Newburger D.E.,Biomedical Informatics Training Program | Kashef-Haghighi D.,Stanford University | Weng Z.,Stanford University | Salari R.,Stanford University | And 9 more authors.
Genome Research | Year: 2013

Cancer evolution involves cycles of genomic damage, epigenetic deregulation, and increased cellular proliferation that eventually culminate in the carcinoma phenotype. Early neoplasias, which are often found concurrently with carcinomas and are histologically distinguishable from normal breast tissue, are less advanced in phenotype than carcinomas and are thought to represent precursor stages. To elucidate their role in cancer evolution we performed comparative wholegenome sequencing of early neoplasias, matched normal tissue, and carcinomas from six patients, for a total of 31 samples. By using somatic mutations as lineage markers we built trees that relate the tissue samples within each patient. On the basis of these lineage trees we inferred the order, timing, and rates of genomic events. In four out of six cases, an early neoplasia and the carcinoma share a mutated common ancestor with recurring aneuploidies, and in all six cases evolution accelerated in the carcinoma lineage. Transition spectra of somatic mutations are stable and consistent across cases, suggesting that accumulation of somatic mutations is a result of increased ancestral cell division rather than specific mutational mechanisms. In contrast to highly advanced tumors that are the focus of much of the current cancer genome sequencing, neither the early neoplasia genomes nor the carcinomas are enriched with potentially functional somatic point mutations. Aneuploidies that occur in common ancestors of neoplastic and tumor cells are the earliest events that affect a large number of genes and may predispose breast tissue to eventual development of invasive carcinoma. © 2013, Published by Cold Spring Harbor Laboratory Press. Source

Bishara A.,Stanford University | Liu Y.,Stanford University | Weng Z.,Stanford University | Kashef-Haghighi D.,Stanford University | And 4 more authors.
Genome Research | Year: 2015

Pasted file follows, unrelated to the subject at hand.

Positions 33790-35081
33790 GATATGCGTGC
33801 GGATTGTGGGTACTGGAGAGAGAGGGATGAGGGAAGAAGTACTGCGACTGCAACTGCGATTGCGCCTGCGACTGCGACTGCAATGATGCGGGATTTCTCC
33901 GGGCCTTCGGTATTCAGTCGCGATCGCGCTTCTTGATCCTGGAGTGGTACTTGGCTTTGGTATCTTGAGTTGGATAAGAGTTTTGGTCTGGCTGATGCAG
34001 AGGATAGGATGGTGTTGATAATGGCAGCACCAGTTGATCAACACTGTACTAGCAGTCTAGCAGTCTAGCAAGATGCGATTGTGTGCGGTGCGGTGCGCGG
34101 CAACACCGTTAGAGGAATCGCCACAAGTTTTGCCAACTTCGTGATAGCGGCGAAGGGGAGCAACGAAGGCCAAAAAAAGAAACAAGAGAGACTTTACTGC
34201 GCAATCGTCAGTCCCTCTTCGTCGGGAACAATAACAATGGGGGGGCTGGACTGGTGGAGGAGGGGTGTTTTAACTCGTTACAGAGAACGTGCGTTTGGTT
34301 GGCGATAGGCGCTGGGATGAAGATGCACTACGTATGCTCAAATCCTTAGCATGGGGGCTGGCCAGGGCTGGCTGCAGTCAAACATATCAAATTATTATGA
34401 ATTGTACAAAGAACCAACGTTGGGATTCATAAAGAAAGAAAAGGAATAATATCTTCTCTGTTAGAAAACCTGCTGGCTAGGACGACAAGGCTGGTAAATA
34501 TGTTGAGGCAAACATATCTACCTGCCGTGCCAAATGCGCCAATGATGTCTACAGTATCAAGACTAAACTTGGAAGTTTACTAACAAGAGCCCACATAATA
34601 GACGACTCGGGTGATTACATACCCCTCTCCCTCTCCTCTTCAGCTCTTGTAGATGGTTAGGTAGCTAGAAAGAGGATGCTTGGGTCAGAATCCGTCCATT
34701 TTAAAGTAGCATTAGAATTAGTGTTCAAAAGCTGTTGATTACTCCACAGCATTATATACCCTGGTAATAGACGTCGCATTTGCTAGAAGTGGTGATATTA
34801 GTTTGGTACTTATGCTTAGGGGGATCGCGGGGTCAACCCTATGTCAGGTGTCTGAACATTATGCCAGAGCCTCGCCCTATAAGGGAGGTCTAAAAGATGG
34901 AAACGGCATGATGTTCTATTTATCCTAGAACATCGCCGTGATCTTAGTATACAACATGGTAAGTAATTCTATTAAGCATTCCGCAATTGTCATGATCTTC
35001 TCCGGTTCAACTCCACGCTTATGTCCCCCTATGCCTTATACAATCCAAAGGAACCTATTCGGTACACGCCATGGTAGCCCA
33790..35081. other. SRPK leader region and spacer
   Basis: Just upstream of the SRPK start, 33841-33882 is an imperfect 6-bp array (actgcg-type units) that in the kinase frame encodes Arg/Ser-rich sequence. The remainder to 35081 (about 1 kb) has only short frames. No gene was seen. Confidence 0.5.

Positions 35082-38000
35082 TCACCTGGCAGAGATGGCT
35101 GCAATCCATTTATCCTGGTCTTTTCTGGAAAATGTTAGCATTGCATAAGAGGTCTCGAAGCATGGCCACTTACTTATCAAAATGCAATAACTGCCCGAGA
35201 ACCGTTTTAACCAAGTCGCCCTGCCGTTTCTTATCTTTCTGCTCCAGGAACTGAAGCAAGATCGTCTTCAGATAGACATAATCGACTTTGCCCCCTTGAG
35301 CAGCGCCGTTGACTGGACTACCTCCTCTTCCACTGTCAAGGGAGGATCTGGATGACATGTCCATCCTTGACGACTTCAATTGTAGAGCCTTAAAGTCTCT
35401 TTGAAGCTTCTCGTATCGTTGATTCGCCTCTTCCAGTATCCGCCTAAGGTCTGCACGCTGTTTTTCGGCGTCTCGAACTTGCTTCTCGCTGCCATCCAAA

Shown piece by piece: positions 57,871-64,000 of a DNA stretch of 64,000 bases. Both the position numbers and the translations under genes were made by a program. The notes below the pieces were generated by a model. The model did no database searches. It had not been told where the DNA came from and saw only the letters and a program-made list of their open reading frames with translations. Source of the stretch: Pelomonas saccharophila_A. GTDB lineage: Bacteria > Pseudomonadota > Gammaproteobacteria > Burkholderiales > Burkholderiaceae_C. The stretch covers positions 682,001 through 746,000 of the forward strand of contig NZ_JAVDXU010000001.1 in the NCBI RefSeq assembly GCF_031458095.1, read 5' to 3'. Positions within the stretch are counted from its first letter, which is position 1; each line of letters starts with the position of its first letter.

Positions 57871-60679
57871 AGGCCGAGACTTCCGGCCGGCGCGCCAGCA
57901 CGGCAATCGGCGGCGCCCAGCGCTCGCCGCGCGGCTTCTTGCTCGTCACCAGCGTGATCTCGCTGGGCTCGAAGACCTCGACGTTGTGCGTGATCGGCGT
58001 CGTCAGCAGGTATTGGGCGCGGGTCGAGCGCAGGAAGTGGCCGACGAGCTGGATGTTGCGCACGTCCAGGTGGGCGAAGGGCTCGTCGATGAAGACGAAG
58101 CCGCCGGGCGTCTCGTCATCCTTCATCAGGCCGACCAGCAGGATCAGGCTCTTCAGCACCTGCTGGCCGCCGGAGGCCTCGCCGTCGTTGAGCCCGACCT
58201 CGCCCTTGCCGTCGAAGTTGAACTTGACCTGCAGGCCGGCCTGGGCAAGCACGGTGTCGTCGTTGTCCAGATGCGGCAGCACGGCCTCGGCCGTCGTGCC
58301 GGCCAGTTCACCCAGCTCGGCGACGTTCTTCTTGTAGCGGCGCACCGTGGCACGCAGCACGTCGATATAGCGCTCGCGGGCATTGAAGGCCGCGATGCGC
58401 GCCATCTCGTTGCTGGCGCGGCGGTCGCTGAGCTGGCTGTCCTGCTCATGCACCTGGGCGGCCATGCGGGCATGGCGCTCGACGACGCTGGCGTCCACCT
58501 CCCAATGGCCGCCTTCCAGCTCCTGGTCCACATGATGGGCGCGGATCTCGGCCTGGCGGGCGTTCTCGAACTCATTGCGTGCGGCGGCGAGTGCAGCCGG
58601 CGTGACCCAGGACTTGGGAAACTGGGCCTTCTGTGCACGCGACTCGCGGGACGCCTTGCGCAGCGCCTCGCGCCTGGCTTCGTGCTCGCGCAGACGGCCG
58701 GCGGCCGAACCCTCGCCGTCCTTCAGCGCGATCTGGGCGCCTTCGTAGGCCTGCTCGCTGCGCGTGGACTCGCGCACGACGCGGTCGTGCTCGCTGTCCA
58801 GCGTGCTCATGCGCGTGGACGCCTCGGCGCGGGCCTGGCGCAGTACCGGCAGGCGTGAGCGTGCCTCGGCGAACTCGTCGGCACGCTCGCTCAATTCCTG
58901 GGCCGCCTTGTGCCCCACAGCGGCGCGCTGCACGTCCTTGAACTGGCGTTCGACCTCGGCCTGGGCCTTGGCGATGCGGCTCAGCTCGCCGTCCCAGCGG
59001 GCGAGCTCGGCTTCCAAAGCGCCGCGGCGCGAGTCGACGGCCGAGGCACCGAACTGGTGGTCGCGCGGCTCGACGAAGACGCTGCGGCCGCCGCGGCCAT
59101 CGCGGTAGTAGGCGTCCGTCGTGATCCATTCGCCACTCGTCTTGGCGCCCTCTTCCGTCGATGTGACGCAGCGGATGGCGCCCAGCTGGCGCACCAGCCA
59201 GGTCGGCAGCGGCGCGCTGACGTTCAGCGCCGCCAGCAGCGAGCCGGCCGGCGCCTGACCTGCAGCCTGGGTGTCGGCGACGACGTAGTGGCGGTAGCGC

Although an increasing amount of human genetic variation is being identified and recorded, determining variants within repeated sequences of the human genome remains a challenge. Most population and genome-wide association studies have therefore been unable to consider variation in these regions. Core to the problem is the lack of a sequencing technology that produces reads with sufficient length and accuracy to enable unique mapping. Here, we present a novel methodology of using read clouds, obtained by accurate short-read sequencing of DNA derived from long fragment libraries, to confidently align short reads within repeat regions and enable accurate variant discovery. Our novel algorithm, Random Field Aligner (RFA), captures the relationships among the short reads governed by the long read process via a Markov Random Field.We utilized a modified version of the Illumina TruSeq synthetic long-read protocol, which yielded shallow-sequenced read clouds. We test RFA through extensive simulations and apply it to discover variants on the NA12878 human sample, for which shallow TruSeq read cloud sequencing data are available, and on an invasive breast carcinoma genome that we sequenced using the same method. We demonstrate that RFA facilitates accurate recovery of variation in 155 Mb of the human genome, including 94% of 67 Mb of segmental duplication sequence and 96% of 11 Mb of transcribed sequence, that are currently hidden from short-read technologies. © 2015 Bishara et al. Source